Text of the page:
Israel Drops in International Ranking for Student Achievement in Math and Science

Survey of 39 countries ranks Israel 16th in math and 19th in science, though grades remain unchanged since 2011. Large gap between Hebrew- and Arabic-speakers.

Students taking a matriculation exam at a high school in Hadera.
Alon Ron

On Tuesday, the Education Ministry presented the findings of the 2015 Trends in International Mathematics and Science Study measuring eighth-graders’ achievements in math and science. In 2011, Israel ranked seventh in math and 13th in science, but it has now fallen to 16th in math and 19th in science, out of 39 countries surveyed.

Also, in both subjects a 70-point gap was found between Hebrew-speakers and Arabic-speakers, with Hebrew-speakers’ grades higher than the worldwide average and Arabic-speakers’ grades lower than the average. Israel was also found to have one of the largest discrepancies in achievement between students from strong and weak socioeconomic backgrounds.

The average grade earned by Israeli students did not change significantly from 2011. The country’s lower ranking is the result of improvement in the marks of students from other countries.

In both math and science, the average achievement by Israeli students was higher than the international average of the countries that were part of the study. The percentage of Israeli students who excelled was also among the highest. However, the percentage of students who struggled with these subjects was also quite high.

The gap between those with the highest and lowest scores was also among the largest among the countries surveyed. In math, Israel ranked third in terms of this gap, preceded only by Turkey and Qatar. In science, Israel placed ninth in this category, preceded by Egypt, Qatar, Bahrain and the UAE, among others.

The gap between the scores of Hebrew-speakers and Arabic-speakers remained unchanged in math, but increased in science, compared to 2011. By way of illustration, the Hebrew-speakers’ math scores alone would put Israel in around sixth place, while the Arabic-speakers’ scores would place it 24th. In science, it would be 11th place just for Hebrew-speakers and 25th place just for Arabic-speakers.

The survey also shows that the stronger the socioeconomic background, the higher the students’ scores. Among Hebrew-speakers this gap stood at about 110 points, and it was 130 points among Arabic-speakers. When the scores of students from a similar socioeconomic background are compared, the discrepancy between Hebrew-speaking and Arabic-speaking students is significantly reduced – in other words, socioeconomic background is a bigger factor than language.

Compared to the 2011 findings, there were no significant changes (an increase of 1-2 percent) in the rate of students who scored very high and those who scored very poorly in either subject. Among Arabic-speakers, the rate of students who scored very high remained relatively unchanged (a 1-percent increase in math and a 2-percent decrease in science), but the rate of those who scored very poorly increased by 3 percent in math and by 7 percent in science.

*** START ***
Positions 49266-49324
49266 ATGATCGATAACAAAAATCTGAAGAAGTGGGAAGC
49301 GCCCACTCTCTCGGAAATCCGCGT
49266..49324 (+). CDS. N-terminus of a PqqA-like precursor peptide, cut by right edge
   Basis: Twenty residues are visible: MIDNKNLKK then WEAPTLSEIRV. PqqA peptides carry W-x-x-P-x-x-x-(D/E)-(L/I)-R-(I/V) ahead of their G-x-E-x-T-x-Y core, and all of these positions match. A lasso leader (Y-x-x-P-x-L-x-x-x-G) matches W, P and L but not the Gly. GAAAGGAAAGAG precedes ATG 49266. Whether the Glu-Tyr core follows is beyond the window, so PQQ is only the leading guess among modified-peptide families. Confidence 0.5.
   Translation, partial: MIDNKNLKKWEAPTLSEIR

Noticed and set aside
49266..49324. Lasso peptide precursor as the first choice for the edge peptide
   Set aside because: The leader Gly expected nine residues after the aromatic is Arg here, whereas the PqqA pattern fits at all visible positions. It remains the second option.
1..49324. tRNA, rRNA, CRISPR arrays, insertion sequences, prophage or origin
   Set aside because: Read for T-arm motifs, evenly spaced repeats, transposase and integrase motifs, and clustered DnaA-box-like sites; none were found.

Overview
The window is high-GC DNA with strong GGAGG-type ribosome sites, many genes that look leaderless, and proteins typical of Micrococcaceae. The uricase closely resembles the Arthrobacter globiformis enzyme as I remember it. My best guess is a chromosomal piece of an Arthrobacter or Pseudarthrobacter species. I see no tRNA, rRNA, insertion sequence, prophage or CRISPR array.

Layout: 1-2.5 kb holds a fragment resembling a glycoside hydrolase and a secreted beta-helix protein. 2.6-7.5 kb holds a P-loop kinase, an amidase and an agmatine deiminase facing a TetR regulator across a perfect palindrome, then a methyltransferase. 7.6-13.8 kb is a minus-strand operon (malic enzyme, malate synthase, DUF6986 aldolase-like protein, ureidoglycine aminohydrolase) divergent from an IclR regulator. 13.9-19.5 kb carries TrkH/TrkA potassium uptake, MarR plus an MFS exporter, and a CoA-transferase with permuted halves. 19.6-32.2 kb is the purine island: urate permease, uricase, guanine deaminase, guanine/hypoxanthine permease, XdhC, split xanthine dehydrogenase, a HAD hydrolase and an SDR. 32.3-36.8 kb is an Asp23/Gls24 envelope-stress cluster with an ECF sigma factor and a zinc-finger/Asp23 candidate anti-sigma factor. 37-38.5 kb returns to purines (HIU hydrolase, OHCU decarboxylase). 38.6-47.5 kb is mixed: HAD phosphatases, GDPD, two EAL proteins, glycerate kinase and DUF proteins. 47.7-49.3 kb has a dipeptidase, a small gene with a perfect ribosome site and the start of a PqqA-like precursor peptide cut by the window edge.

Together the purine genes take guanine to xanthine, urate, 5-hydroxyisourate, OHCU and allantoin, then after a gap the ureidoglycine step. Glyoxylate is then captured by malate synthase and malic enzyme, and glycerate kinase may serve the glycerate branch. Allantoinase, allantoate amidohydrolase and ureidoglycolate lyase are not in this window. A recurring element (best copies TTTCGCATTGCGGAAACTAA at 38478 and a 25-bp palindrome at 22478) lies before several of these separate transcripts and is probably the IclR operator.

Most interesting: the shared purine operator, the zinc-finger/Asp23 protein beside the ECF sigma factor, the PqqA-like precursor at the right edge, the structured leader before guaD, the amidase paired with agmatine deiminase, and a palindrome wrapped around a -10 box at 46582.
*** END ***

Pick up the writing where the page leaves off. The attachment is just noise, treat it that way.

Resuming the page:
The TIMSS study is meant to assess the knowledge and skills of eighth-graders from diverse countries and education systems in math and science. It also collates contextual data about the students’ learning conditions through separate questionnaires. Israel has been fully participating in the study since 1999. The most recent test was conducted in Israel in April-May 2015, among a representative sample of 5,512 eighth-grade students from 200 schools (not including ultra-Orthodox and special education schools).

At a press conference following the release of the 2011 results, then-Education Minister Gideon Sa’ar and Prime Minister Benjamin Netanyahu spoke proudly about Israel’s rise in the rankings. At Tuesday’s press conference, neither Education Minister Naftali Bennett nor Education Ministry Director General Michal Cohen was present, and the Education Ministry did not issue a press release. The findings were presented by Dr. Hagit Glickman, head of RAMA, the National Authority for Measurement and Evaluation in Education.  

“The 2015 TIMSS shows no major change compared to 2011, and that since 1999, Israeli students’ achievements have been steadily improving, and that there is a need to strengthen math and science studies in Israel,” an Education Ministry spokesperson told Haaretz. “The recently published figures from the Meitzav [Israeli national] exams show a nice improvement in student achievement in the past year. The TIMSS findings also show that the rate of Israeli students who excel in these subjects is among the highest in the world. There are still some social gaps, but the ministry is investing extensive resources and programs in this, and the recent Meitzav findings also show many successes in this area.”